Maroon Bells-Snowmass Wilderness grows near Crested Butte!

March 22, 2024-

Just 8 miles northeast of the town of Crested Butte, the Queen Basin rises to meet the ridgelines and summit of White Rock Mountain. The basin has a rich mining history, and remnants can still be found scattered throughout it. In 2022 the Trust acquired the 10-acre Copper Glance Lode property, the last private inholding remaining in the basin. Recently we transferred it to public ownership to be added to the Maroon Bells-Snowmass Wilderness.

Throughout much of Colorado’s high country, including deep in what today is designated wilderness, traces of mining history can be found, from mine shafts still framed in timbers to bits of rusted machinery and bean cans. The majority of these silver, gold, and copper mines were small-scale, and the landscapes around them have recovered quickly, wiping away most traces of their camps and wagon trails. These small operations were certainly much different than the kinds of mega-mines we see today, removing entire mountain tops and reshaping vast landscapes to access ore. But they still serve as a reminder of what could have been. Had the boom not turned to bust so quickly, or had the lasting protections of designated wilderness not been established 60 years ago, the basins and ridges of Colorado’s high country might have looked much different today, including those surrounding the Copper Glance Lode property.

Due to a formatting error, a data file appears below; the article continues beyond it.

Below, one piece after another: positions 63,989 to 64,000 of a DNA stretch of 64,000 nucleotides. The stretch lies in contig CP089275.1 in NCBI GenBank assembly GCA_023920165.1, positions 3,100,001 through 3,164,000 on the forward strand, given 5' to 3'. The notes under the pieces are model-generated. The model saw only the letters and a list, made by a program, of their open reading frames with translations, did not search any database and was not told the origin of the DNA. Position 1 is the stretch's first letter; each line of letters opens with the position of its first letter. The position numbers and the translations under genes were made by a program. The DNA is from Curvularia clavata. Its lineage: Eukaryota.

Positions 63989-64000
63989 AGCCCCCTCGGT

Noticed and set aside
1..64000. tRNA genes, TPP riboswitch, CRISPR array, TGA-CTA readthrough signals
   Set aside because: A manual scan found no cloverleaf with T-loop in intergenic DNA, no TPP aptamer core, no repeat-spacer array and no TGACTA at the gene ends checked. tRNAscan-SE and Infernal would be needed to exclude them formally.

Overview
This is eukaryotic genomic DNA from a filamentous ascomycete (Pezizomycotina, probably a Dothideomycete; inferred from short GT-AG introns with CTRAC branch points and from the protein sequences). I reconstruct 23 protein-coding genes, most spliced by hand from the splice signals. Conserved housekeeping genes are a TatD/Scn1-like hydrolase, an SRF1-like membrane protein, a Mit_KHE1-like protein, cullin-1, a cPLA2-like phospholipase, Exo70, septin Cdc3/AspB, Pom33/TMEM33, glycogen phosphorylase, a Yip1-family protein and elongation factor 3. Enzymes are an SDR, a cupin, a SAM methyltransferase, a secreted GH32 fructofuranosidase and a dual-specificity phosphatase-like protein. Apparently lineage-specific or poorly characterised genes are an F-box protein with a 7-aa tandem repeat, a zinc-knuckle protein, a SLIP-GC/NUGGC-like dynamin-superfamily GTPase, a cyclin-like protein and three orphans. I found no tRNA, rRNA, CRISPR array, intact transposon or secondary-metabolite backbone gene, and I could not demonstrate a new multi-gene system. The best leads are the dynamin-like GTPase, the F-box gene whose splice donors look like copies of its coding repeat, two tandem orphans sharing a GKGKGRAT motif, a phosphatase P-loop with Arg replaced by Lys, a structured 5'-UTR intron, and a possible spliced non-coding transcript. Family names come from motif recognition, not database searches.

Data from the Resilient Landscapes Mapping Tool

Our thinking on what these landscapes provide has also evolved. No longer are they valued primarily for the profit lying beneath their surface, but for their beauty, their recreational opportunities, and the role their ecosystems play in sustaining life. The 10-acre Copper Glance Lode property rates high for climate resilience, habitat connectivity, and landscape diversity, which means that not only does it play an important role in maintaining biodiversity and clean air and water today, but it will continue to as the climate changes.

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